- UnitedHealth paid a $250,000 fine in Ohio for telling members in the state that they'd have to change doctors, apparently as a negotiating tactic with a state healthcare provider whose contract was about to lapse;
- Meanwhile, UnitedHealthcare subsidiaries were fined $800,000 in North Carolina for problems in handling insurance claims;
- Springfield, Mo., healthcare outfit CoxHealth agreed to pay $60 million to settle Justice Department allegations that it improperly billed dialysis services to Medicare and violated federal rules against physicians referring business to themselves;
- HealthMarkets agreed to pay $20 million to settle insurance-rule violations in 36 states, after it apparently failed to disclose the limitations of its individual health-insurance plans to policyholders;
- Health Net finalized a $215 million settlement over charges that the insurer paid unreasonably low out-of-network rates from 1995 to 1997;
- AmeriGroup, an Illinois insurer that refused to enroll "high-risk" patients in a Medicaid plan, paid $225 million to settle a state and federal lawsuit over more than 18,000 false Medicaid claims.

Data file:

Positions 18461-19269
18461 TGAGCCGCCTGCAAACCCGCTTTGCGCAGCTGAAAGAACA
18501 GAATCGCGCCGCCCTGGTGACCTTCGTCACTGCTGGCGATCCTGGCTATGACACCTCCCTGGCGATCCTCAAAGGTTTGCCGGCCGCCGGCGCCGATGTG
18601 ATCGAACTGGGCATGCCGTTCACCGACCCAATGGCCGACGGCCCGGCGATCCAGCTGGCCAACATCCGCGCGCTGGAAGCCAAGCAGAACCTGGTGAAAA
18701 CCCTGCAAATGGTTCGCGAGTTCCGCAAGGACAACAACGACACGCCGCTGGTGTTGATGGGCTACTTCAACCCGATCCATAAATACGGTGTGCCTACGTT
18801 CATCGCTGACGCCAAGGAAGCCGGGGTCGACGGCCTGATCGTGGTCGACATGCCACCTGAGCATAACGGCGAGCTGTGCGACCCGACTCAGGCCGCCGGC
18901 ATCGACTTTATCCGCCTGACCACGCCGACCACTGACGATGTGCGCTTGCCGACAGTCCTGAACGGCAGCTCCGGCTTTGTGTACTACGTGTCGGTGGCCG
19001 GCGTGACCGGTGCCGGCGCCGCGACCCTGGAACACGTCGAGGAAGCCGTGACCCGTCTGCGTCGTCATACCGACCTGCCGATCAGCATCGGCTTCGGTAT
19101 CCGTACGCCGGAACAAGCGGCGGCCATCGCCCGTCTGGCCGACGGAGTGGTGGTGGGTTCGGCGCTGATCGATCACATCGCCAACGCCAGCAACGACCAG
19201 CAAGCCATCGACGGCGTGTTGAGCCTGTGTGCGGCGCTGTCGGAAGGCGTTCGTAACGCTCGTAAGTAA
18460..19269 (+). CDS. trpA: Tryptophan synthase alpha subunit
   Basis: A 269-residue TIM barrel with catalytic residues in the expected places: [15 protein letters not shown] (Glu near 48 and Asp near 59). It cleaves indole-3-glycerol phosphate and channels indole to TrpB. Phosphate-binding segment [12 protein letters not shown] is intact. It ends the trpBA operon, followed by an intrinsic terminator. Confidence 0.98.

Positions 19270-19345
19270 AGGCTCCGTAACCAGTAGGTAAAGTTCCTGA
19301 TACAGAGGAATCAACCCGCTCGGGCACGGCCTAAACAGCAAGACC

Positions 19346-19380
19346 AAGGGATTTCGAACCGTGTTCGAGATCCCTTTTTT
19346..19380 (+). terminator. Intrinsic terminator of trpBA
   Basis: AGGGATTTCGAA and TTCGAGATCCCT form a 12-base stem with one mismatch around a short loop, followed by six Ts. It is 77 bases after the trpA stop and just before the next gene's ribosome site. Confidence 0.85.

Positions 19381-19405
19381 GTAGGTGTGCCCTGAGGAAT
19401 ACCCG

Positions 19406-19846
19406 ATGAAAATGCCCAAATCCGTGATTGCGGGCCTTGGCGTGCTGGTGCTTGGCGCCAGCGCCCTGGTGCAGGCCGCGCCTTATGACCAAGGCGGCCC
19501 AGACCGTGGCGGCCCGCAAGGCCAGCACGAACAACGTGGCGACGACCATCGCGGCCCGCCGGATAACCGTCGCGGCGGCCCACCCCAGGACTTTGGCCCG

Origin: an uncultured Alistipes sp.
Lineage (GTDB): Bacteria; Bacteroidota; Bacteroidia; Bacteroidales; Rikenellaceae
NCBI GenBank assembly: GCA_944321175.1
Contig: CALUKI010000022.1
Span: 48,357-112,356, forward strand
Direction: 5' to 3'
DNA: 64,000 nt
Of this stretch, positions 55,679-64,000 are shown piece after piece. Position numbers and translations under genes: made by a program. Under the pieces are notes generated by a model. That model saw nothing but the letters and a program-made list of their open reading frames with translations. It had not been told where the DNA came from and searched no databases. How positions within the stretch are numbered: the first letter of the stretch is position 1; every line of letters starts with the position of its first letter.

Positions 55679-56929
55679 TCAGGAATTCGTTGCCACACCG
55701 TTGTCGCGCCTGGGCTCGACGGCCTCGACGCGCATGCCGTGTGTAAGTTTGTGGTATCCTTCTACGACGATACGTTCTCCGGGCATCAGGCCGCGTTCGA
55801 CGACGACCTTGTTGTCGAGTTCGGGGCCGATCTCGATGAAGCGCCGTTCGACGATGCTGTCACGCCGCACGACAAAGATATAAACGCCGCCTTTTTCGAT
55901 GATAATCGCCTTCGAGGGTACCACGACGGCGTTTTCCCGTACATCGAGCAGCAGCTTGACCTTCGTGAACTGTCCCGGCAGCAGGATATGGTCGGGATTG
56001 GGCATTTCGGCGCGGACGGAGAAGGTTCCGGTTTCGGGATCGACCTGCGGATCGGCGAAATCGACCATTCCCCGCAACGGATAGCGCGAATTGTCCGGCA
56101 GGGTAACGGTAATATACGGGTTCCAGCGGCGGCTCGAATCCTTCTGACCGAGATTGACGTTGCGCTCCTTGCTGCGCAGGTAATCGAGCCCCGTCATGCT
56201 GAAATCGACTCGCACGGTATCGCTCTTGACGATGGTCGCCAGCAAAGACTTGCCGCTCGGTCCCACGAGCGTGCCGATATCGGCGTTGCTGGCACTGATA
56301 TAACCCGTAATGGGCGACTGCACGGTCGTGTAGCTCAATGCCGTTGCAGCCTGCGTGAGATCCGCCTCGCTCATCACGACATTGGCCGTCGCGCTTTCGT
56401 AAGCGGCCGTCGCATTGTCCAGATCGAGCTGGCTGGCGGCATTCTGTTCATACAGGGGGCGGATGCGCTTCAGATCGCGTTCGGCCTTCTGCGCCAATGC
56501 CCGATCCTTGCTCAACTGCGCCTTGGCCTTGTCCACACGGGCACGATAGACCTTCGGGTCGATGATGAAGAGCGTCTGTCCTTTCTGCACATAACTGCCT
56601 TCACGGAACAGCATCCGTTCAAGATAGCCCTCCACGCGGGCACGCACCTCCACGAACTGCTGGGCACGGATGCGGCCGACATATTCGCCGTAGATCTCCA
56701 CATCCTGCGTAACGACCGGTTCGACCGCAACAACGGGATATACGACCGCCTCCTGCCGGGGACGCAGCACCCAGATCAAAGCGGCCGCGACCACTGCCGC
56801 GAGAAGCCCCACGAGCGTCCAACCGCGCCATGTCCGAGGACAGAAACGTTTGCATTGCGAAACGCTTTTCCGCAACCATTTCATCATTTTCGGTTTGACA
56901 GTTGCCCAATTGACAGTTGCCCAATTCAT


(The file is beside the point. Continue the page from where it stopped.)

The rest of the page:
A few weeks ago, FierceHealthcare's Anne Zieger made exactly that point following California's high-profile assault on insurer "rescission," the practice of cancelling insurance policies after a member gets sick and starts racking up big bills:
The thing is, just how much have these sanctions accomplished? Sure, some policyholders have gotten their coverage back, and the giants will be shelling out some cash, but just how effective a deterrent is this? After all, we're talking multi-billion-dollar players here, so $1 million is an inconvenience and $10 million a rounding error for folks. Even more significantly, the plans aren't being required to admit any wrongdoing, so legally, they would seem to be shielded from facing a flood of lawsuits related to their actions. (Attorneys, I'd be interested to hear your opinion on this.)
The bottom line here, I think, is that if officials want to stop health plans from making improper policy cancellations, they're going to have to make it unprofitable for them to do this. While fines sound good, they'll never be large enough to be more than a mosquito bite for healthplans with billions in revenue. So someone has to try a new approach. Perhaps laws changing what kind of underwriting criteria they could use would be in the ballpark?